Nowhere to Run after TMI

In January 2012 I was interviewed on Corbett Report Radio by independent radio journalist James Corbett (see also his blog Fukushima Update). After the interview, I thought of dozens of ways I could have answered the questions better, and one such question that stuck with me, before this interview and afterward, is: Why do you stay in Japan? I have never felt that I have a satisfactory answer for myself or for others.

President Carter touring the TMI-2 control room, April Fools Day, 1979
This week I came across a series of radio documentaries on nuclear issues aired by the Canadian Broadcasting Corporation in the 1990s. In part 3 of this series (Counting the Costs – Chalk River to Chernobyl), there was an interview with Jane Lee, a farmer from Etters, Pennsylvania, who became active in various public-awareness groups following the accident at the Three Mile Island Nuclear Station on March 28, 1979. In this short interview (transcribed below), she gives the best answer I can think of to the “why I stay” question:

70% of the core has been compromised, and they are in a process now of grinding up the core to remove it from the reactor [a process which lasted until 1990], and as they do that, of course, they are constantly having emissions coming from the plant.The infant mortality rate in this area doubled. But what is even more alarming than that is the enormous increase in cancer deaths in children in the four counties surrounding Three Mile Island. Compared to the numbers previous to the accident that the health department listed even just on leukemia.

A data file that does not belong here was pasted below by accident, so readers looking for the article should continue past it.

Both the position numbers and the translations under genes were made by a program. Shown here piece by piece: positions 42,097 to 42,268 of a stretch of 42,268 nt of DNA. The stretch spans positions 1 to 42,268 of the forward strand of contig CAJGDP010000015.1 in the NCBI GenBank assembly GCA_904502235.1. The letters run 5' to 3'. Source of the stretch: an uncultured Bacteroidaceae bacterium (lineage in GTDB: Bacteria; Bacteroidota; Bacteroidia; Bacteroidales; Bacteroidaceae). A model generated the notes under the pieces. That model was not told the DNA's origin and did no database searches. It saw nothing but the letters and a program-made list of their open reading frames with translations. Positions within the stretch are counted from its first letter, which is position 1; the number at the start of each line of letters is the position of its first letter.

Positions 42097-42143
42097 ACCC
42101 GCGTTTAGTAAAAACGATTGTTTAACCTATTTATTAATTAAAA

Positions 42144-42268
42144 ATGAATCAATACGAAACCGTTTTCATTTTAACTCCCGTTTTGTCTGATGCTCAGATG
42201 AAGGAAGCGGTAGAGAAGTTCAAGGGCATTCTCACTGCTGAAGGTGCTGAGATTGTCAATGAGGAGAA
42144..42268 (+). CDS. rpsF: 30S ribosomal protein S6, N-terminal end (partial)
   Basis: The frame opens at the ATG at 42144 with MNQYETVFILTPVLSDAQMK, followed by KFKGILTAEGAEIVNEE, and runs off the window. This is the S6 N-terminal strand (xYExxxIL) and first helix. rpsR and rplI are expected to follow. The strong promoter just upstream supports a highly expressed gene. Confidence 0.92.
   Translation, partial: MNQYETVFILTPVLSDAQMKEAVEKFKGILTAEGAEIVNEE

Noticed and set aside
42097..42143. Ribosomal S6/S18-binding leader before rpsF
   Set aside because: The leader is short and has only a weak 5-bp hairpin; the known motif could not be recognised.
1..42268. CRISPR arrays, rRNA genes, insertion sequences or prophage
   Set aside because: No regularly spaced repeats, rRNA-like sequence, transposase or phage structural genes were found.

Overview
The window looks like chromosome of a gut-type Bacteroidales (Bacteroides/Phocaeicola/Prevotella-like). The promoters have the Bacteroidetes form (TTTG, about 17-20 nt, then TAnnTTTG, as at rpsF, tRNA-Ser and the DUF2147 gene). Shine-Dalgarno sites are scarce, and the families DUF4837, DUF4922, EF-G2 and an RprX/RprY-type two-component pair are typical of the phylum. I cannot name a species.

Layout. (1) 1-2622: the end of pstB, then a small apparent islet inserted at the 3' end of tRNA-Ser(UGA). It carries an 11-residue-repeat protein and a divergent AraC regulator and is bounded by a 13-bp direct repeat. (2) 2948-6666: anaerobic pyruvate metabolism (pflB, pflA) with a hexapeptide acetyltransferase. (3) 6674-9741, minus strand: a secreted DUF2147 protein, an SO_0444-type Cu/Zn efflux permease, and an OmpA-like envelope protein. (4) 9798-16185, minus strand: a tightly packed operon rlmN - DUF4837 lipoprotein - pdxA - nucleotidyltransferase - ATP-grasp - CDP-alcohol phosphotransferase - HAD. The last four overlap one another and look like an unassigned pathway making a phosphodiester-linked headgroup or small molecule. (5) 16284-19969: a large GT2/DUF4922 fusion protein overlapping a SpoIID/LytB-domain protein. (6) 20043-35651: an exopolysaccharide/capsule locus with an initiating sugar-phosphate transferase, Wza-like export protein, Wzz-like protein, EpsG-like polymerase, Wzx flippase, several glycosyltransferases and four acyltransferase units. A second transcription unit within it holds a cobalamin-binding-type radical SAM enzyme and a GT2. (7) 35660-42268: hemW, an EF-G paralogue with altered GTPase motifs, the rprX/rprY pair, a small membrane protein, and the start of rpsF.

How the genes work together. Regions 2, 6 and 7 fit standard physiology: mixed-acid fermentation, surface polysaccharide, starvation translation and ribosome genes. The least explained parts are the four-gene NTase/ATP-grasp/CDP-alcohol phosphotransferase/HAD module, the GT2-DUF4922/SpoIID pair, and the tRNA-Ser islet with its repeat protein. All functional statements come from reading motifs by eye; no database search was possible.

We have done an in-depth report on plant life where we are seeing many mutations… All the birds on the farm disappeared. It looked like winter. And not only did we see complete defoliation, we saw trees that were defoliated at different levels.

Interviewer: Why do you stay here?

I think that most people can understand when you talk about roots. You set down roots in a community. And you are part of that community. That’s one reason, but the main reason that we will not move is because we went to a map and we looked and there’s no place to run. There is no place to run. The United States right now is operating 101 nuclear power plants – that’s commercial plants. We’re also operating university reactors, we’re also operating military reactors, and then you have the processing plants, and the processing plants are the worst violators of all because they are dumping tons, and I say tons, of uranium dust into the atmosphere. So if you move from here – here you know what you’ve got – even if you’re living in danger – you know what’s here. We know what came out of the plant now, and so, why do we want to run some place and start the process all over?

50% of the people in this area left. They sold their properties and they went. And you know what happened? They’re just as close, or almost as close to a reactor as where they left here. So it’s futile to think that you’re going to escape this. You have to stand your ground. You have to do your research and you have to challenge your government and say you cannot continue to do this because you’re going to kill this planet.